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City of Warrenville
Location of Warrenville in DuPage County, Illinois.
Location of Warrenville in DuPage County, Illinois.
Country  United States
State Illinois
County DuPage
Townships Winfield, Naperville
Incorporated 1967
 • Type Mayor–council
 • Total 5.61 sq mi (14.53 km2)
 • Land 5.46 sq mi (14.14 km2)
 • Water 0.15 sq mi (0.39 km2)  2.85%
 • Total 13,553
 • Density 2,482.23/sq mi (958.46/km2)
Standard of living
 • Per capita income $28,922 (median: $62,430)
 • Home value $163,314 (median: $148,900 (2000))
ZIP code(s)
Area code(s) 630 and 331
Geocode 78929
FIPS code 17-78929
Demographics (2000)
Demographic Proportion
White 84.13%
Black 2.39%
Hispanic 10.10%
Asian 3.43%
Islander 0.04%
Native 0.29%
Other 1.03%
Warrenville Grove Forest Preserve on the West Branch of the DuPage River, where Julius Warren claimed land in 1833.
Warrenville illinois WPA poster
WPA poster, 1939

Warrenville is a city in DuPage County, Illinois, United States. As of the 2010 census, the city had a total population of 13,140, which was estimated to have increased to 13,174 by July 2019. It is a part of the Chicago metropolitan area and the Illinois Technology and Research Corridor.


Warrenville was founded in 1833 when Julius Warren and his family moved west from New York seeking a fresh start from a failing gristmill and distillery. Daniel Warren, Julius' father, claimed land at what is now McDowell Woods, and Julius claimed land at what is now the Warrenville Grove Forest Preserve. The first major establishment, an inn and tavern, was built in 1838 by Julius Warren himself, as the family was skilled in timber and grain. The inn still stands today, and was renovated in 2002.

The town quickly blossomed with two mills and a plank road connecting it with Naperville and Winfield, on which Julius operated a stagecoach line. The town failed at its bid to have the railroad come through the town. However, in 1902, the Chicago Aurora and Elgin Railroad came through town, which lasted until the late 1950s.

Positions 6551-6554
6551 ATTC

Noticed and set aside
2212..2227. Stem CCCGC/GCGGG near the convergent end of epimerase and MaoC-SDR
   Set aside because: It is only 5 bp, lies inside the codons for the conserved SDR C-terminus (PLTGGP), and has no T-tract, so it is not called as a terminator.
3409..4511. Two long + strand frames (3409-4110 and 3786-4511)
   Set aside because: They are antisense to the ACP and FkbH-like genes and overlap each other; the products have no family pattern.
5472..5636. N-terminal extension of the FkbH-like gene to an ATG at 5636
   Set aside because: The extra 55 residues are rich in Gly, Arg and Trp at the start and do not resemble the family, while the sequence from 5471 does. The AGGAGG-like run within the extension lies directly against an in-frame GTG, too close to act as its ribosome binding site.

With a population of 4,000, Warrenville was finally incorporated as a city in 1967, following six unsuccessful attempts. The 1970s and 1980s brought westward expansion from the city of Chicago, causing the small farming community's population to nearly double to 7,800.


Warrenville is located at 41°49′35″N 88°11′22″W / 41.82639°N 88.18944°W / 41.82639; -88.18944 (41.826280, -88.189465).

According to the 2010 census, Warrenville has a total area of 5.618 square miles (14.55 km2), of which 5.46 square miles (14.14 km2) (or 97.19%) is land and 0.158 square miles (0.41 km2) (or 2.81%) is water.


Historical population
Census Pop.
1950 1,891
1960 3,134 65.7%
1970 3,281 4.7%
1980 7,519 129.2%
1990 11,333 50.7%
2000 13,363 17.9%
2010 13,140 −1.7%
2020 13,553 3.1%
U.S. Decennial Census

As of the census of 2000, there were 13,363 people, 4,931 households, and 3,476 families residing in the city. The population density was 2,430.6 people per square mile (938.1/km2). There were 5,067 housing units at an average density of 921.6 per square mile (355.7/km2). The racial makeup of the city was 89.13% White, 2.39% African American, 0.29% Native American, 3.43% Asian, 0.04% Pacific Islander, 3.46% from other races, and 1.26% from two or more races. Hispanic or Latino of any race were 10.10% of the population.

There were 4,931 households, out of which 39.3% had children under the age of 18 living with them, 57.2% were married couples living together, 9.7% had a female householder with no husband present, and 29.5% were non-families. 23.6% of all households were made up of individuals, and 4.0% had someone living alone who was 65 years of age or older. The average household size was 2.71 and the average family size was 3.26.

In the city, the population was spread out, with 28.7% under the age of 18, 7.8% from 18 to 24, 36.1% from 25 to 44, 21.5% from 45 to 64, and 6.0% who were 65 years of age or older. The median age was 34 years. For every 100 females, there were 97.6 males. For every 100 females age 18 and over, there were 95.1 males.